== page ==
Searching over 5,500,000 cases.

Buy This Entire Record For $7.95

Download the entire decision to receive the complete text, official citation,
docket number, dissents and concurrences, and footnotes for this case.

Learn more about what you receive with purchase of this case.

Marine Petroleum Corp. v. Osceola Cruises LLC

United States District Court, D. Hawaii

January 16, 2020



          Derrick K. Watson United States District Judge.

         On November 7, 2019, William Barker, a non-lawyer and unnamed defendant, removed this action purportedly on behalf of Defendants Osceola Cruises LLC and Western Marine Inc. (collectively, “Defendants”) from the First Circuit Court for the State of Hawai‘i. Dkt. No. 1. A month later, Plaintiff Marine Petroleum Corp. (“Plaintiff” or “Marine”) filed a motion to remand this action to the State court. Dkt. No. 6. Therein, Plaintiff raises various arguments for why this case should be remanded, including on the ground that this Court lacks subject matter jurisdiction over the parties' dispute. Because the Court finds that Defendants have not carried their burden of establishing this Court's subject matter jurisdiction, the motion to remand is GRANTED, with this action being remanded to the First Circuit Court.


         On December 6, 2019, Plaintiff filed the instant motion to remand. Dkt. No. 6. The Court scheduled the motion to remand for hearing on January 16, 2020, Dkt. No. 8, which meant, according to Local Rule 7.2, a response was due by December 26, 2019. No. response was filed by December 26, 2019 or on any other date. In fact, Defendant-corporate entities have not filed an appearance of counsel. Moreover, other than the notice of removal and documents associated therewith, neither the Defendants nor Mr. Barker have made any appearance in this case. See, e.g., Dkt. No. 14 (Amended Order to Show Cause). Due to the lack of a response to the motion to remand, the Court opted to vacate the scheduled hearing. Dkt. No. 12.


         Pursuant to Section 1441(a) of Title 28, any civil action brought in a State court may be removed to federal court by a defendant provided that the federal court would have original jurisdiction over the action. Pursuant to Sections 1331 and 1332(a)(1) of Title 28, this Court has original jurisdiction of all civil actions involving, respectively, (i) federal law and (ii) an amount in controversy in excess of $75, 000 and citizens of different States.

         Pursuant to Section 1447(c) of Title 28, “[i]f at any time before final judgment it appears that the district court lacks subject matter jurisdiction, the case shall be remanded.” 28 U.S.C. § 1447(c). The burden of establishing this Court's subject matter jurisdiction “rests upon the party asserting jurisdiction[, ]” Kokkonen v. Guardian Life Ins. Co. of Am., 511 U.S. 375, 377 (1994), which, here, means the Defendants, Corral v. Select Portfolio Servicing, Inc., 878 F.3d 770, 773 (9th Cir. 2017). “[A]ny doubt about the right of removal requires resolution in favor of remand.” Moore-Thomas v. Alaska Airlines, Inc., 553 F.3d 1241, 1244 (9th Cir. 2009).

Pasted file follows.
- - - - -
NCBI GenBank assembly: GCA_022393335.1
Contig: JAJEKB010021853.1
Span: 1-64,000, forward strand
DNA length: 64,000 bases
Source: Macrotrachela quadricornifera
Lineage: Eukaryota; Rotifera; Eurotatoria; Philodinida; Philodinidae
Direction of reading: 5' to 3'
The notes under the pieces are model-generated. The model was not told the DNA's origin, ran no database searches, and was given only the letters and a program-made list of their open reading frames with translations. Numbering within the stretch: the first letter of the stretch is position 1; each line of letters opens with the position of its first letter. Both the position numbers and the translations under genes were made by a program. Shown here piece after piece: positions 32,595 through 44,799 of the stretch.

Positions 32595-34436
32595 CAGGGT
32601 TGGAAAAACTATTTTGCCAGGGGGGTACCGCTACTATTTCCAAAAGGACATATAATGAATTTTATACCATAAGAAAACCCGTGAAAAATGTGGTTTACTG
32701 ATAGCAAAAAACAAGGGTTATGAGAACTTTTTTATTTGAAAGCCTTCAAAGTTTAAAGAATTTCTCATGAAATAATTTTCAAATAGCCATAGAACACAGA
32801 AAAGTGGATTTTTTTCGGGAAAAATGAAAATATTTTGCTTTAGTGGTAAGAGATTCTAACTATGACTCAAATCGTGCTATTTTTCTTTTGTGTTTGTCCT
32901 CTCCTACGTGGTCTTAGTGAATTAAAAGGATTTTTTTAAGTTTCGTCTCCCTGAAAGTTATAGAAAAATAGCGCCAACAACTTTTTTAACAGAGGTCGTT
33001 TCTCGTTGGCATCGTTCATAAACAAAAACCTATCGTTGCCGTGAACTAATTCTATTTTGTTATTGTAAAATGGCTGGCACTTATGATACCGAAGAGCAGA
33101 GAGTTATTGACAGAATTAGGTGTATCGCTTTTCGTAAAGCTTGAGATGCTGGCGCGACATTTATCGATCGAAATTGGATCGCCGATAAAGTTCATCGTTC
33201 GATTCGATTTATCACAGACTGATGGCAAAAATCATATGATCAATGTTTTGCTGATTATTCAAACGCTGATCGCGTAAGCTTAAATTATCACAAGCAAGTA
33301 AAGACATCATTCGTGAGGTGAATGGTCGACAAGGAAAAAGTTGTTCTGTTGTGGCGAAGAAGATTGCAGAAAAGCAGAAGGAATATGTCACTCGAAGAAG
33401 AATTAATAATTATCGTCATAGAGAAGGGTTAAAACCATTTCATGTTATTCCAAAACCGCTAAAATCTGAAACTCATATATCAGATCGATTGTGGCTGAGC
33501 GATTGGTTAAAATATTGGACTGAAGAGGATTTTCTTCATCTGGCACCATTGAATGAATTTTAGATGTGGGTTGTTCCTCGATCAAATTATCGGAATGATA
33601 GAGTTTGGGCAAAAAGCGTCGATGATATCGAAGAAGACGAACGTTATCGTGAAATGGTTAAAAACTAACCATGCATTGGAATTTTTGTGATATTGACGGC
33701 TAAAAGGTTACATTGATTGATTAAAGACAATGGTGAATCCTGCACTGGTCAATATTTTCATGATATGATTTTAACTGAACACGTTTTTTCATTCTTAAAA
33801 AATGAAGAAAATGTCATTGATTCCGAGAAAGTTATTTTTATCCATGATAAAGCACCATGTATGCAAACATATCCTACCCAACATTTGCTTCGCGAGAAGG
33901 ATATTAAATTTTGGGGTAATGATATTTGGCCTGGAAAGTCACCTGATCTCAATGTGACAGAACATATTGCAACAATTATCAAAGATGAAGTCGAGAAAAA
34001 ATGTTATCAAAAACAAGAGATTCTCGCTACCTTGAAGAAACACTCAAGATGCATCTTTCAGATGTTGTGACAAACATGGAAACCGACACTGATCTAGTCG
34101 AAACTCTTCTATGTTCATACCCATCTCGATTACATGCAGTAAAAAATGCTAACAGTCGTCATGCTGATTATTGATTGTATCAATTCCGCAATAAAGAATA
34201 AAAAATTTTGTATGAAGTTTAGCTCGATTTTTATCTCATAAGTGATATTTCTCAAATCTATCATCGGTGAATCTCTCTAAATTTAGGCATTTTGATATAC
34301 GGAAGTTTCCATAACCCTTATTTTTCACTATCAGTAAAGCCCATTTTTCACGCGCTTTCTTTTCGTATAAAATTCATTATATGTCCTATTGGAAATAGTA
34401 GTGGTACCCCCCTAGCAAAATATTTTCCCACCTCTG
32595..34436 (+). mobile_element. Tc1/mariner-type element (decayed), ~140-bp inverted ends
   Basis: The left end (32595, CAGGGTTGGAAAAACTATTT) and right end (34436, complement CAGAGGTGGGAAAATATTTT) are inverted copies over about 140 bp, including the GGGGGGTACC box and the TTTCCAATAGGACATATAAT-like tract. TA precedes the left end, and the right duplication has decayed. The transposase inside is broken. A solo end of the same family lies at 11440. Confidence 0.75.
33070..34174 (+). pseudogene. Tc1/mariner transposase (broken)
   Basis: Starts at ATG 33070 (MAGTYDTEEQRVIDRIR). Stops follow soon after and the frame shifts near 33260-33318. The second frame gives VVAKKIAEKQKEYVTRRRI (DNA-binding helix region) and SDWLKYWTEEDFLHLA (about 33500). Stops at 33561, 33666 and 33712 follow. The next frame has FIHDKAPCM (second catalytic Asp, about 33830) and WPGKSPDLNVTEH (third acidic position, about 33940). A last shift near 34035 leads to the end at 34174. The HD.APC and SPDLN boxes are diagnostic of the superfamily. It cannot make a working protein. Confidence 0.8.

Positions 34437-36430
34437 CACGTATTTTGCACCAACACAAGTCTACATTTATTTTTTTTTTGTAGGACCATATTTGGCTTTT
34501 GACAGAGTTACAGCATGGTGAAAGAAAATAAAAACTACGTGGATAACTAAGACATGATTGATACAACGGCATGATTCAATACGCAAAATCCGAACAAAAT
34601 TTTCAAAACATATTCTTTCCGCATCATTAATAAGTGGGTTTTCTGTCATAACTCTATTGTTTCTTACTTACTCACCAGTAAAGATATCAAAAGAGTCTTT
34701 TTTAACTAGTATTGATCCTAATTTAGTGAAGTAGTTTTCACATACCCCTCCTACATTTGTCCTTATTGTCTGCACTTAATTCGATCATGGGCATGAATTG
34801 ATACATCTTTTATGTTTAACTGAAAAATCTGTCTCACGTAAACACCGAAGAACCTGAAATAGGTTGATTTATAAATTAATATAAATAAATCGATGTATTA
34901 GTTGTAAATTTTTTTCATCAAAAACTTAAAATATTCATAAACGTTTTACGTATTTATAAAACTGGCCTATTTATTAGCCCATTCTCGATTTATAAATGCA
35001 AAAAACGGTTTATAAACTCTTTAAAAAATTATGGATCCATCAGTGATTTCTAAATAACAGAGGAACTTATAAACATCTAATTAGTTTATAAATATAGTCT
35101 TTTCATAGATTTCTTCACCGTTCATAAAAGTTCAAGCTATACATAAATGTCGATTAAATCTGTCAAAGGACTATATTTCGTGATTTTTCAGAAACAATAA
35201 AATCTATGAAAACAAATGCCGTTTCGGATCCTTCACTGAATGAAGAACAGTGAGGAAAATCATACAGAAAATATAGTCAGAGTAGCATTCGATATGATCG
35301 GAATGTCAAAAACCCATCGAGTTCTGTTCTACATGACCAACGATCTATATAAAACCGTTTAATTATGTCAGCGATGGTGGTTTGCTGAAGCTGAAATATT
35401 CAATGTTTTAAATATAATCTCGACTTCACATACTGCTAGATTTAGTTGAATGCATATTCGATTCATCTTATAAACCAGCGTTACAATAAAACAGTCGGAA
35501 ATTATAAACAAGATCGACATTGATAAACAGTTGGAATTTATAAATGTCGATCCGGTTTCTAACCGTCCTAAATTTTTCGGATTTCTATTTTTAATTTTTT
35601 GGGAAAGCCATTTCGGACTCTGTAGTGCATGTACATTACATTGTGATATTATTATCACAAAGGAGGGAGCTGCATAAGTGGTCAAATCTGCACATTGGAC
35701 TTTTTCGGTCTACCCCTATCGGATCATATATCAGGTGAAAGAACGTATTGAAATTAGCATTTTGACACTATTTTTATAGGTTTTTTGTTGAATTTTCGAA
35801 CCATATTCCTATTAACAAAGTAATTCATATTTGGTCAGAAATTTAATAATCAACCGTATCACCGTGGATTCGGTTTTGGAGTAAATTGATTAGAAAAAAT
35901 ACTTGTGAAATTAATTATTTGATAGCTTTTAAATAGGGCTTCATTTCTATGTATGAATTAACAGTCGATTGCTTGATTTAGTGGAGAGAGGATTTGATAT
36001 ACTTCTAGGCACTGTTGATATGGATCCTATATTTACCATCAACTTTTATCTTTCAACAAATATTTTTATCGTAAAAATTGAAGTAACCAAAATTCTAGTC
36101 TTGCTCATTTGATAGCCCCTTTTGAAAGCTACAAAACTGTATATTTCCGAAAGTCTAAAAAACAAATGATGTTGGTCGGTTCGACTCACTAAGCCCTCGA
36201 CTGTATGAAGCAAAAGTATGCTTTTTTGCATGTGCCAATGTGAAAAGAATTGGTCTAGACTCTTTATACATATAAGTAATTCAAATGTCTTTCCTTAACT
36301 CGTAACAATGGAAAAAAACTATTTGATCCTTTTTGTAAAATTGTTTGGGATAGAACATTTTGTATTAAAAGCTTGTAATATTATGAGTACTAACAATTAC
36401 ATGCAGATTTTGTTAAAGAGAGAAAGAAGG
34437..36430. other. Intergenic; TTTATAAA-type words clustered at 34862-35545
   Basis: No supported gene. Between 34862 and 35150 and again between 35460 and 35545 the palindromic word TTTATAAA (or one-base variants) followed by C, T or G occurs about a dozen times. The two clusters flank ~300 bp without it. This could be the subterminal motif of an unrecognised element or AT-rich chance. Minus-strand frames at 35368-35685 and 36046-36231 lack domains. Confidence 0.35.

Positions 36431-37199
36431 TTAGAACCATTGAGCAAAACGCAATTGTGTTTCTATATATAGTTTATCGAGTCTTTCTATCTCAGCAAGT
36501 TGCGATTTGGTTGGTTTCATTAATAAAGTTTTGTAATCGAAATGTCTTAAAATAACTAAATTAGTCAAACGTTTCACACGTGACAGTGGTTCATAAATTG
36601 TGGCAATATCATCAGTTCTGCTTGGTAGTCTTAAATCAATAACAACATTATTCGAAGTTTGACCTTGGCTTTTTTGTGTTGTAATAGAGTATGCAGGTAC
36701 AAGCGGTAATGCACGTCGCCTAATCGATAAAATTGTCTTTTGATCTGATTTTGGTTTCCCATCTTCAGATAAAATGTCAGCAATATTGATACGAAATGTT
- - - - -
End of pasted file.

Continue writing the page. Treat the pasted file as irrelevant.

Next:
The notice of removal, Dkt. No. 1, appears to rely on both Sections 1331 (federal question) and 1332 (diversity) for purposes of this Court's subject matter jurisdiction. More specifically, the notice of removal states that the “complaint presents federal questions” and “diversity [j]urisdiction applies.” Id. at 2-3.

         The notice of removal is incorrect on both counts. First, the complaint does not present a federal question, as it is entirely premised upon Defendants' alleged breach of contract, a state law claim, see Caterpillar Inc. v. Williams, 482 U.S. 386, 394-399 (1987) (explaining that state-law contract claims did not arise under federal law and were not by pre-empted by any federal law). Further, Defendants point the Court to no federal law that may be applicable to the claims.

         Second, Defendants have failed to show that this case involves diverse parties. In the notice of removal, it states that diversity jurisdiction applies because “at least one Plaintiff is diverse from at least one defendant in accord with 28 U.S.C. § 1332(d).” Dkt. No. 1 at 3. However, Section 1332(d) concerns diversity for purposes of class actions involving an amount in controversy of more than $5 million. Nothing in the complaint, or even the notice of removal, indicates that this case involves either of those elements. As such, the notice of removal presents no basis for removal of this action. In addition, even if the Court were willing to assume that Mr. Barker, on apparent behalf of Defendants, meant to rely upon Section 1332(a)-the general diversity jurisdiction provision-the notice of removal fares no better. Notably, the notice of removal makes no mention that complete diversity exists-a necessary showing to establish jurisdiction under Section 1332(a). Hunter v. Philip Morris USA, 582 F.3d 1039, 1043 (9th Cir. 2009).[1]

         Accordingly, because Defendants have failed to carry their burden of establishing subject matter jurisdiction over this case, the motion to remand is GRANTED.[2]


         The motion to remand, Dkt. No. 6, is GRANTED. This case is hereby REMANDED to the First Circuit Court for the State of Hawai‘i, pursuant to Section 1447(c) of Title 28. The Clerk is instructed to mail a certified copy of this Order ...

Buy This Entire Record For $7.95

Download the entire decision to receive the complete text, official citation,
docket number, dissents and concurrences, and footnotes for this case.

Learn more about what you receive with purchase of this case.